A Lot or a Little?
What you will—and won't—find in this game.
While you play the shadow of a tortured boy, determined to fight back against evil in order to get your body back, you're still violent.
Positive Role Models
We don't know much about the young boy you're controlling -- via his shadow -- but you see early on in the game he is held captive by a nasty-looking knight (and then slain, which is what releases his shadow). Because he uses violence as one of his key skills (along with platforming and puzzle-solving), he isn't a great role model.
Ease of Play
The game is very easy to pick up thanks to its basic controls. The on-screen tutorial and manual help here, too.
Violence & Scariness
The protagonist of this story engages in some violence against enemies, most of which are creatures (such as giant spiders). He can use a sword to hack and slash until they're dead. The enemy shadows might emit a blood-like plume of smoke before dying.
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Parents Need to Know
Parents need to know that Lost in Shadow is an action platformer that has some animated violence and implied blood (shadowy smoke might leave the creature's body when slain). The main character is a boy who is fighting for his life by trying to reunite his brutally severed shadow with his imprisoned body. But he must destroy evil in his path throughout the adventure. Because the action takes place between shadows, it's clearly fantasy-based and the violence isn't excessive or graphic. However, violence is very much a part of gameplay of this"E-10+"-rated game.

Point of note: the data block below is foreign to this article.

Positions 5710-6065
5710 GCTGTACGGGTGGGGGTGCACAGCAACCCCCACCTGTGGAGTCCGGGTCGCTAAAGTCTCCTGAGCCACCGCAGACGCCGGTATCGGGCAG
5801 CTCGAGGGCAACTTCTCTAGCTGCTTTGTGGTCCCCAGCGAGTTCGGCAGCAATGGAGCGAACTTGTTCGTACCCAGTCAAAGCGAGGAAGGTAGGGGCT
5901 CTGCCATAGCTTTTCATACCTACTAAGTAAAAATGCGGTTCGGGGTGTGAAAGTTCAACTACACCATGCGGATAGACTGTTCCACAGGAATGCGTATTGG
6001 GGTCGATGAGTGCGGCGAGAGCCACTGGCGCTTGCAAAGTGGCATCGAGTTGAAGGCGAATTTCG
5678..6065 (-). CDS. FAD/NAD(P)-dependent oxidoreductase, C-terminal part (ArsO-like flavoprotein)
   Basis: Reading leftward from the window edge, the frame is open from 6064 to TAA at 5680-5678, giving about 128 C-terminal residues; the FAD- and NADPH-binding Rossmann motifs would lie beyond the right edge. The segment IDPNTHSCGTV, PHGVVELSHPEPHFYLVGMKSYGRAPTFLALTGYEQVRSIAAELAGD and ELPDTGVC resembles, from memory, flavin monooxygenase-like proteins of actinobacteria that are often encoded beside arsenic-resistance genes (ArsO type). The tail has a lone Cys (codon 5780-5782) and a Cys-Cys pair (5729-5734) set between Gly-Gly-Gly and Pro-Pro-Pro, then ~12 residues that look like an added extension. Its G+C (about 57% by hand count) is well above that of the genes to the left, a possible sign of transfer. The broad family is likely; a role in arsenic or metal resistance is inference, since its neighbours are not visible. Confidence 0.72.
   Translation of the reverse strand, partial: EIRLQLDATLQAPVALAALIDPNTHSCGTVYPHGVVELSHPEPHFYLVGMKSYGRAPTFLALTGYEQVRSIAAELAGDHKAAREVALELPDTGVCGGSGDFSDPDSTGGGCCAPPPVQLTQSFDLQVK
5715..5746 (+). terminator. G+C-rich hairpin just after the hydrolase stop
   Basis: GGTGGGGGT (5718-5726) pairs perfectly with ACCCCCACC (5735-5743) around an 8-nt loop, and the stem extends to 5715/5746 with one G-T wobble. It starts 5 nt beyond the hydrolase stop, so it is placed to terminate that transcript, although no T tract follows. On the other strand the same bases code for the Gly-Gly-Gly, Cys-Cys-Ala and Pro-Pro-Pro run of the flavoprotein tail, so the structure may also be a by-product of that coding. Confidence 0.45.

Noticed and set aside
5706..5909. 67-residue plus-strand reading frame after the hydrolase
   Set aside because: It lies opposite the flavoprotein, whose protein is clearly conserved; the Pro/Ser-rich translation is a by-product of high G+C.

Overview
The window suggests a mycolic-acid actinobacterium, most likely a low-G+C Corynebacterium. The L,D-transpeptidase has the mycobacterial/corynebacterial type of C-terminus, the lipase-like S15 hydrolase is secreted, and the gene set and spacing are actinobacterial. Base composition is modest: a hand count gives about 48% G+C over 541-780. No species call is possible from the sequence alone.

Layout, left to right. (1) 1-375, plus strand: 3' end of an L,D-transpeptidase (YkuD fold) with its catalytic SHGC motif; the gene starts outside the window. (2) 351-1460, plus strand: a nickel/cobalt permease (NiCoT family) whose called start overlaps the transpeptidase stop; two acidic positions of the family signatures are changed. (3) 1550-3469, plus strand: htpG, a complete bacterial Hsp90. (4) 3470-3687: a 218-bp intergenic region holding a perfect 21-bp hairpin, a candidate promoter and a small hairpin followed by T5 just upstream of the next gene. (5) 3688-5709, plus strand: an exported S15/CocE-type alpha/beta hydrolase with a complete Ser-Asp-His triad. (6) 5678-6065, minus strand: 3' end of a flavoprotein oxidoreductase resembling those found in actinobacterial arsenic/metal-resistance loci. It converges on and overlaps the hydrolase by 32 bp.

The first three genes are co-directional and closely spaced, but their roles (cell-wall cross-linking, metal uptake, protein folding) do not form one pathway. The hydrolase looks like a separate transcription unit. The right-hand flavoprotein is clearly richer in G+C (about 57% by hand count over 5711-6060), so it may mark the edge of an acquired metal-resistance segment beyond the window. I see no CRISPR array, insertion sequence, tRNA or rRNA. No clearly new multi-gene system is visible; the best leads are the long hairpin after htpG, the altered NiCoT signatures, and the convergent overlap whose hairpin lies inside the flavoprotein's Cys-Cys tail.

Is It Any Good?
Lost in Shadow is a unique game. Not only are you a shadow, but you can only climb onto shadows in this world. You'll hop from one shadowy platform to another, climb onto ledges and across chasms, crawl through corridors, and battle foes using various weapons. Things get more interesting when you call on the assistance of Spangle, a winged sylph that follows you wherever you go, and helps you manipulate objects in this medieval environment so that they can cast a new shadow that you can traverse. You'll point the Wii Remote toward the TV screen and press the trigger ("B") button to have Spangle move these physical objects for you. There are also "Shadow Corridor" areas found throughout the tower that let you alter the terrain itself, such as rotating the world, in order to bypass the varied obstacles and traps. Visually speaking, the game has an interesting, minimalist art style. The moody music is also a good fit for the story. While the game isn't very difficult, the concept is inventive and should hold your interest as you climb up to the top of the tower.
Did we miss something on diversity?
Research shows a connection between kids' healthy self-esteem and positive portrayals in media. That's why we've added a new "Diverse Representations" section to our reviews that will be rolling out on an ongoing basis. You can help us help kids by suggesting a diversity update.